Archive for January, 2010

Common Misconceptions About Assessments

Thursday, January 28th, 2010

One of the most important factors in determining the “success” of an assessment program involves the extent to which the assessments used meet the expectations of their users. Unfortunately, expectations for assessment are often a bit misguided due to a slick sales job or a misunderstanding regarding how to use assessments correctly.  Using assessment in a manner that will allow results to align with expectations requires a bit of effort and understanding.  Getting results starts with ensuring that you clearly understand the traits required for successful job performance and choose quality measures of these traits.  Beyond this, the most important aspect of using assessments correctly is a clear understanding of what assessments can and cannot tell us.

What assessments can tell us:

  • The basics about certain work related attributes- Assessment is great for providing a rough sketch of an applicant.  This is especially true when it comes to certain personality characteristics or mental abilities.  Expecting more than just a rough sketch from most pre-employment assessments is unrealistic.
  • Mastery of specific knowledge areas- Assessment is also good for measuring someone’s knowledge or skill level when it comes to a specific body of information.  Knowledge of a specific computer program is a good example.
  • How applicant compares to others on certain important work related attributes- Assessment can provide a good measuring stick for where an applicant is vs. other applicants or a general population of similar individuals.  This information is very helpful when evaluating applicants relative to one another.
  • The best and the worst- Assessment is a great way to identify those applicants who are very likely not to work out.  That is they are good for providing red flags on certain attributes that are required for job success.  Assessment can also help provide insight into those who rise to the top when it comes to potential and ability.

So, assessment is a really good way to get a snapshot of applicants relative to certain traits required for success but it is important that users do not expect it to tell the whole story all the time. There is plenty of important information that assessments generally do not tell us.

What assessments do not tell us:

  • Everything we need to know- Overreliance on assessment results can be problematic. Assessments are best used as rough indicators of specific things that candidates bring to the table.  Job performance is a complex composite of many different aspects.  It is best to try and use a variety of assessments and other data collection methods (i.e., resumes, interviews) to build a more complete picture of an applicant.  At the end of the day, it is the experience and skill of the hiring professional that should be used to make a decision and assessments are just one piece of information that helps them do their job.
  • Past job performance- Assessments do not tell you how well an applicant performed in a past role.  Of course there are other ways to gather this information.  Just don’t expect assessments to provide it.
  • Contextual issues that may impact performance- Assessments do not tell you about the many life-related factors that may cause someone to perform poorly or leave a job.  We have all performed at less than ideal levels or had problems with a job due to things such as commutes, difficult bosses, low salary, etc. These factors are just as likely to cause problems.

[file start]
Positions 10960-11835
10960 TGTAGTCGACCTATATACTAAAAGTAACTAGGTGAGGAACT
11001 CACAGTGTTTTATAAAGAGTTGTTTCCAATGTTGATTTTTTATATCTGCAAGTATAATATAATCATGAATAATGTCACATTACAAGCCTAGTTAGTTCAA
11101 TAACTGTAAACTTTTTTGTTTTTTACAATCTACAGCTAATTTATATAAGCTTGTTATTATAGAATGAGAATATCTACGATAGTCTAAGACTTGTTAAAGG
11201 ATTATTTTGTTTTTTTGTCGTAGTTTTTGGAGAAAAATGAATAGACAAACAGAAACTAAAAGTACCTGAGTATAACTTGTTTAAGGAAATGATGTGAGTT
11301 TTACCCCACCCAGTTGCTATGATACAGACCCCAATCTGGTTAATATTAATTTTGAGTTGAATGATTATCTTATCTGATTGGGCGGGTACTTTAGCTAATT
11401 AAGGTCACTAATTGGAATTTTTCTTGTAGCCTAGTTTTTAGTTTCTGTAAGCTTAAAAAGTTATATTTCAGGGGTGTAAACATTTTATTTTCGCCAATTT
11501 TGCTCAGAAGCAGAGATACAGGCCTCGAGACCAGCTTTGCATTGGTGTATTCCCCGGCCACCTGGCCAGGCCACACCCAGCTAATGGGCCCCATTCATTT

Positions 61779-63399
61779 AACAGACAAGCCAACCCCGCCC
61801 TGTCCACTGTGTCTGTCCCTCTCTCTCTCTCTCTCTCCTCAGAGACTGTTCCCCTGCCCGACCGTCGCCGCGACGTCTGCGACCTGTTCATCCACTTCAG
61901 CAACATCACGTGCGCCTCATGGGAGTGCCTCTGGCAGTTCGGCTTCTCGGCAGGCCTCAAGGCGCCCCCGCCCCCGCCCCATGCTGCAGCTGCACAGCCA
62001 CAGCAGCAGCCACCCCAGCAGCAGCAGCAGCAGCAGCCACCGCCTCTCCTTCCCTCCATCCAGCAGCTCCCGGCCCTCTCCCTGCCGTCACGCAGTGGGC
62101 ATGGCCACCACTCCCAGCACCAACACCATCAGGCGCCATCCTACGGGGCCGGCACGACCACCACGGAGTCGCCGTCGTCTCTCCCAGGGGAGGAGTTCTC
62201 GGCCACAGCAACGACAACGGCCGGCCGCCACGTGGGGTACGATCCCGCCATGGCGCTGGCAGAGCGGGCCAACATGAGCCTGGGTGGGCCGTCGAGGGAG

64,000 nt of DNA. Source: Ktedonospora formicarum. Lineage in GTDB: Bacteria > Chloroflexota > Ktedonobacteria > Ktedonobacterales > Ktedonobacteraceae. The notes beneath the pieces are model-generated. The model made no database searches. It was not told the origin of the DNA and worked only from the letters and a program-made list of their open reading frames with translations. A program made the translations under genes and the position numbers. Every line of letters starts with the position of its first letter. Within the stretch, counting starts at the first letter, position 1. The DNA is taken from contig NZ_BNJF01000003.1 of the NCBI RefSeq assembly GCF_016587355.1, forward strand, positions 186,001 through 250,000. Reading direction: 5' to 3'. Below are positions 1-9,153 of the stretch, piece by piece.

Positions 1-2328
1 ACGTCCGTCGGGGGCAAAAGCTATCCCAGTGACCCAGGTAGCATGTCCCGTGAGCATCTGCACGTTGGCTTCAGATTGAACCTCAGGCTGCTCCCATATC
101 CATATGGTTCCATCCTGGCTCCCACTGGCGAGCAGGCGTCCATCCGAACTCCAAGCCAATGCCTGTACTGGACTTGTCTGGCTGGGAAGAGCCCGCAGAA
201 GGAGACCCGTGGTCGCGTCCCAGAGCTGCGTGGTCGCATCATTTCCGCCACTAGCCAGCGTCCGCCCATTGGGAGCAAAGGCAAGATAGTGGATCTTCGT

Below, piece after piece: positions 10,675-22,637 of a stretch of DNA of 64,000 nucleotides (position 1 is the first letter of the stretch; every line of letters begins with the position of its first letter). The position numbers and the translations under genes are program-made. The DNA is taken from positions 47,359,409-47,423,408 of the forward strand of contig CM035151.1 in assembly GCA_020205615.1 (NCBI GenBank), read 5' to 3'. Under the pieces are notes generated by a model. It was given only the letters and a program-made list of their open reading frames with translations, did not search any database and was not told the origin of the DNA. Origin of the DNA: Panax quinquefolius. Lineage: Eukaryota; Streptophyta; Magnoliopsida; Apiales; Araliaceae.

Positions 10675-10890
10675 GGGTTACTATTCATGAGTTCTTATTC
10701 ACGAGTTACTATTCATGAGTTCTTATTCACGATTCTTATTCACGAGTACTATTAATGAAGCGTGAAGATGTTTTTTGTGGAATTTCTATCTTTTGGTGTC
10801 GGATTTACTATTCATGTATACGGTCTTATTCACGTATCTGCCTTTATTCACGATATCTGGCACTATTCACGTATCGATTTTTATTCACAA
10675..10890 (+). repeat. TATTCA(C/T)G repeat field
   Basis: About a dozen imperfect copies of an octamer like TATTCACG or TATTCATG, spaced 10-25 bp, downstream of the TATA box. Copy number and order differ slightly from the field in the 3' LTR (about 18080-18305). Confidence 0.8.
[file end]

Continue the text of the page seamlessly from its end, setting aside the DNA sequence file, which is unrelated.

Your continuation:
• How traits translate into work behaviors- Just because an assessment provides insight into certain traits that may be important for job performance does not mean that it always tells you how an individual will actually behave when they are on the job.  It is important to understand that assessments use past data to make broad based predictions, not highly specific insight.

Work within your expectations

Remember humans are complex and interactions with other humans within a work context are often hard to predict.  Assessment is a far from perfect science and expecting too much from an assessment can set you up for disappointment.  However, assessment still has tremendous value when used correctly because it can provide meaningful data to help expert hiring personnel make informed decisions.

How Bad (or Good) was Holiday Hiring?

Monday, January 11th, 2010

by Mark C. Healy

Not that bad at all, at least according to new data released by the ubiquitous Challenger, Gray, and Christmas. As summarized by Tom Johansmeyer:

“Last November, retailers hired 100,000 more workers than they had in November 2008, with the December hiring up 68,000. Nonetheless, these gains weren’t sufficient to bring the 2009 holiday season to pre-recession levels. From 2004 to 2007, retailers hired an extra 722,300 additional workers in October, November and December.”

Does the uptick (though not “recovery”) provide at least a rough – and positive – indicator of things to come? After all, the rise over the doldrums of the 2008 holiday season represented a 47% gain. On the one hand, this represents a substantial increase over a truly depressing time in US economic history. On the other, hiring certainly did not decrease, and retailers may never reach those stunning 2004-2007 numbers due to gains in both online retailing and the ability of major retail chains to sell more with fewer floor staff.

Check out the Bureau of Labor Statistics’ December 2009 employment summary to further complicate matters.

“Assessments 101″ White Paper

Friday, January 8th, 2010

A new white paper from Princeton One provides an overview of the various types of assessments currently available.  While it may be a bit basic for those who have a working knowledge of assessment, it is a great starting place for those who are interested in an easy to understand summary.